Would I say buying a Surface Pen is worth it as a Surface Laptop user? No. At least not for me. I don't take notes nearly enough on a Surface Pro, let alone on a Surface Laptop. However, when I did need it, it was super convenient and just made sense. I already had a Surface Pen thanks to my Surface Book. That's the only scenario where I can say using a Surface Pen on the Surface Laptop makes sense. Buying a new pen outright for the Surface Laptop seems wasteful, but using a pen you already have? Surprisingly useful when you need it.

Zac Bowden
Senior Editor

Zac Bowden is a Senior Editor at Windows Central. Bringing you exclusive coverage into the world of Windows on PCs, tablets, phones, and more. Also an avid collector of rare Microsoft prototype devices! Keep in touch on Twitter: @zacbowden.

  • The screen seems wobbly. Dont you have to hold the screen from behind or at the corner while using pen?
  • What's wrong with that? It's not a studio or a tablet.
  • My doctor uses a touch laptop with a pen all the time while putting notes into her electronic health records software. She uses it like a mouse. Not my way for using a computer, but different strokes for different folks.
  • I agreed. For those who knew and experienced first hand what you could do with pen/ touch, it becomes inconvenient when going back to a form factor that do not support them. I am experiencing this everyday when using my Thinkpad at work.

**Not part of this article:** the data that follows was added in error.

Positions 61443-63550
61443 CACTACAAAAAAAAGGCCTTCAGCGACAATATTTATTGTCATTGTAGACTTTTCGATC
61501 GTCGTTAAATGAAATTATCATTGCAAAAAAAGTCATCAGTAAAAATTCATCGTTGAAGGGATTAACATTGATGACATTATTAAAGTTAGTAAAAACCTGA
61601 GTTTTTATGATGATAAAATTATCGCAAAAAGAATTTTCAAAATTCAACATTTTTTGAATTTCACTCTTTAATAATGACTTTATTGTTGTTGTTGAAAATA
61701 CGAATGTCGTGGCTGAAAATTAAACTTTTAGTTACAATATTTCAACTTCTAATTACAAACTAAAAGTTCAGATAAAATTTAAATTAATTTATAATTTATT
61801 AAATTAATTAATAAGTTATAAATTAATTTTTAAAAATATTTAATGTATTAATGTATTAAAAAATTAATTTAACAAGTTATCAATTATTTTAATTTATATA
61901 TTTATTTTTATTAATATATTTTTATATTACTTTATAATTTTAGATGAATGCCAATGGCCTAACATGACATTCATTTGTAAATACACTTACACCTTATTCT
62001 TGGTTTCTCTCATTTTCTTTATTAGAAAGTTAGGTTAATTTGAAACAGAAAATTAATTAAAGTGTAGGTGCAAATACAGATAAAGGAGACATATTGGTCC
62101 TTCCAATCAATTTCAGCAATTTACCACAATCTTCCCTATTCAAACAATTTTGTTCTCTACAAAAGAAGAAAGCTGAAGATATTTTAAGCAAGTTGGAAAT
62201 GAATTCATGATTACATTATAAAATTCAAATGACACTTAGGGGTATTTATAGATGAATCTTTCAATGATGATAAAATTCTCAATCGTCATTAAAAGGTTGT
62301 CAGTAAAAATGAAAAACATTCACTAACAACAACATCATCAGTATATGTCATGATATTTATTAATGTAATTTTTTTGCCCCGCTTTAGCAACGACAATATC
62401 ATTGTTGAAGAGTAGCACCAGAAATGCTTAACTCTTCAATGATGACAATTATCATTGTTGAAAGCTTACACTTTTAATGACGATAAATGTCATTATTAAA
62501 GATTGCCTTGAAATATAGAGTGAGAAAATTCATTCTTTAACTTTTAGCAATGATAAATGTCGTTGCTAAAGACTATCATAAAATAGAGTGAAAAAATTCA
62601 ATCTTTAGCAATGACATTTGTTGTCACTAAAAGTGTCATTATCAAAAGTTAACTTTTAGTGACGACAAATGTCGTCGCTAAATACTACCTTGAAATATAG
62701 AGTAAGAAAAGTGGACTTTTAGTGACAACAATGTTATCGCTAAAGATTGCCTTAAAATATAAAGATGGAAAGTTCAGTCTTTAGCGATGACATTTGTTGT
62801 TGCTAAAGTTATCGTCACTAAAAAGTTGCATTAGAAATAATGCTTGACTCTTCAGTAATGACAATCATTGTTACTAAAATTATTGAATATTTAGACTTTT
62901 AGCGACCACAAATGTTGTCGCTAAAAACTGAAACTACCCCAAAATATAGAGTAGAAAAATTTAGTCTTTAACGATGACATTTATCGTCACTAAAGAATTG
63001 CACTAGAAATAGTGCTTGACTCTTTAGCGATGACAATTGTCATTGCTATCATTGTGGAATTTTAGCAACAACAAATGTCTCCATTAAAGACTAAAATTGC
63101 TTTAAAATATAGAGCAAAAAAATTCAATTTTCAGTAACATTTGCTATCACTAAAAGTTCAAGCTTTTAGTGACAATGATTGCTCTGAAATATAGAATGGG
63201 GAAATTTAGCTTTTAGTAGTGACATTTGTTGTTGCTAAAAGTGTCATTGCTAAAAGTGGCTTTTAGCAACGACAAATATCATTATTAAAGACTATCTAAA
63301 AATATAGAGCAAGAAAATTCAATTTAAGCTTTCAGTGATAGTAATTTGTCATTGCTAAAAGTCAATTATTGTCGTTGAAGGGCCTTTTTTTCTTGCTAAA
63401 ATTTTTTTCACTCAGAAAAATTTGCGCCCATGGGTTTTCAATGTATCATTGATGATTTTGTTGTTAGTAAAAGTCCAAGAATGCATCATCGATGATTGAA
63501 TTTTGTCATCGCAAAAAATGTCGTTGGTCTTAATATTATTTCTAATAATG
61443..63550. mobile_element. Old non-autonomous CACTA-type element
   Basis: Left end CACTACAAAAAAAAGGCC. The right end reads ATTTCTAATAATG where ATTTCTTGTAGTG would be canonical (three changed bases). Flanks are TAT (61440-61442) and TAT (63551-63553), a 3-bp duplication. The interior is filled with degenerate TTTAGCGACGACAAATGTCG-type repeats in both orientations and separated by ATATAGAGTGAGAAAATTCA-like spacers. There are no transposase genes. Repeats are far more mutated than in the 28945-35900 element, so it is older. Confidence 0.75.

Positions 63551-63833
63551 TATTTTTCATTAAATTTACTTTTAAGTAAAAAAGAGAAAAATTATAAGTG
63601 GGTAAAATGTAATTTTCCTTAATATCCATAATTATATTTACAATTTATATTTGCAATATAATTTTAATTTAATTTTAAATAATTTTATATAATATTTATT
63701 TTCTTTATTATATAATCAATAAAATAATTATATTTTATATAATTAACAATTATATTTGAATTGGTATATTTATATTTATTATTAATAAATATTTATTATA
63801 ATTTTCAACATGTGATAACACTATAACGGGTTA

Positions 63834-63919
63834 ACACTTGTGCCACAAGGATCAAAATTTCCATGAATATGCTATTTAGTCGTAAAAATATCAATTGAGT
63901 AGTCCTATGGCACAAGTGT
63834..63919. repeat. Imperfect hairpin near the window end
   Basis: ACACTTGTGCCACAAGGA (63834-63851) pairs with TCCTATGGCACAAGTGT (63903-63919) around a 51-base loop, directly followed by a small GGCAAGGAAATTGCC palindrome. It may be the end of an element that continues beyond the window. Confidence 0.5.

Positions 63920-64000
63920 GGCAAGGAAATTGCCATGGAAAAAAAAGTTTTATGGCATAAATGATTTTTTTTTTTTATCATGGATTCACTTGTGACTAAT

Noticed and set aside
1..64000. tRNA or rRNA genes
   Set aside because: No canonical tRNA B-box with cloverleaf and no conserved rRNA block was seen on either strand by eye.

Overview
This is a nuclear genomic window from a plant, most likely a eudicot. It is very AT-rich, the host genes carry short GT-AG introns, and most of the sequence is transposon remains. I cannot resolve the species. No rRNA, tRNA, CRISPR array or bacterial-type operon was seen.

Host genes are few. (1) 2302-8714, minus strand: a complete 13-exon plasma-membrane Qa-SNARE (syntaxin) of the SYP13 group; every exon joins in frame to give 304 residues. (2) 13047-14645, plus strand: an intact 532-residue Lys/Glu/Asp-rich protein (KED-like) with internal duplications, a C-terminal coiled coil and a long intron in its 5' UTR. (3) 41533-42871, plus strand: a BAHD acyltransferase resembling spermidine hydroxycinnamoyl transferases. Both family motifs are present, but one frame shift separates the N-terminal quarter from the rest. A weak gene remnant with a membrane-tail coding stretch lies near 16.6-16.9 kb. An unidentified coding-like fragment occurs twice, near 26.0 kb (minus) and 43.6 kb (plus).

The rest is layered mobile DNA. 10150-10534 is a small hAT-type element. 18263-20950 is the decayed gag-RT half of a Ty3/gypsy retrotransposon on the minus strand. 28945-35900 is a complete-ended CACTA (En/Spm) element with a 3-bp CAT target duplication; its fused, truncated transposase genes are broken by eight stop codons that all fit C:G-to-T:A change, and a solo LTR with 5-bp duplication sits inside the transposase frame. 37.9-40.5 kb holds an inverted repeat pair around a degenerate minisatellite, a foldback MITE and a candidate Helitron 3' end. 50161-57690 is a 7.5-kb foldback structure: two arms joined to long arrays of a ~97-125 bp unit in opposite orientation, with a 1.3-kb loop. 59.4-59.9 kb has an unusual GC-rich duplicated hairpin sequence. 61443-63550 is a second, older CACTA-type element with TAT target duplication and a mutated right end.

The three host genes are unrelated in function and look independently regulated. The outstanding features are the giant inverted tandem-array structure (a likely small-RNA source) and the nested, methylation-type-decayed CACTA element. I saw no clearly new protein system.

• Touch and pen support is a much needed interface now.  I HATE computers without it.
  • Another positive for it would be using the pen to scroll up and down a web page or application. I believe it's in the insider fast ring now and will be coming in the update this fall. Keeps from getting greasy smears on your screen if you scroll with your fingers.
  • Agree, I use the surface pen more as a mouse than I do to write with it, miss it so much when using a laptop or tablet with no pen support.
  • Why not use the keyboard pad to write just like one of Lenovo's laptop?
  • I constantly touch the screens of my coworkers and faint surprise, especially Macbooks! ;)
  • Good article.
  • That's a good note 📝 regarding choosing the surface laptop!!!
  • This is the best reason ---- The Surface pen is like a condom. I'd rather have one and not need it, then need it and not have one.
  • I agree. It was smart of Microsoft to include pen and touch support in the Surface Laptop. BUT the Laptop would have been even better, IMHO, if it also had a well-designed (read rugged, and firm, but not too firm) 360-degree hinge.
  • I use my pen constantly on my Studio, so much so I am hesitant on potentially getting the Laptop. I rely on the pen heavily. I am in need of a portable device. My wife is pushing for the laptop, but i was pushing for the Surface Pro purely for the pen input. But this article gives more reason to lean towards the laptop. 
  • The Surface Laptop works well with the pen if you hold the laptop in portrait and cradle the keyboard side in the off arm like one would if one were taking notes in a binder. This works seated or standing. For the occasional signature, or note it feels quite natural given how light and slim the device is. Other Surface devices are more friendly for people who do extensive drawing, but it is perfectly fine for taking analog notes in a meeting or classroom. The keyboard actually adds a degree of privacy.
  • Lol, it's a half-assed gimmick just like touchscreen on the Laptop form-factor. If it can't convert to tablet form-factor, it will never offer the full pen and touch experience.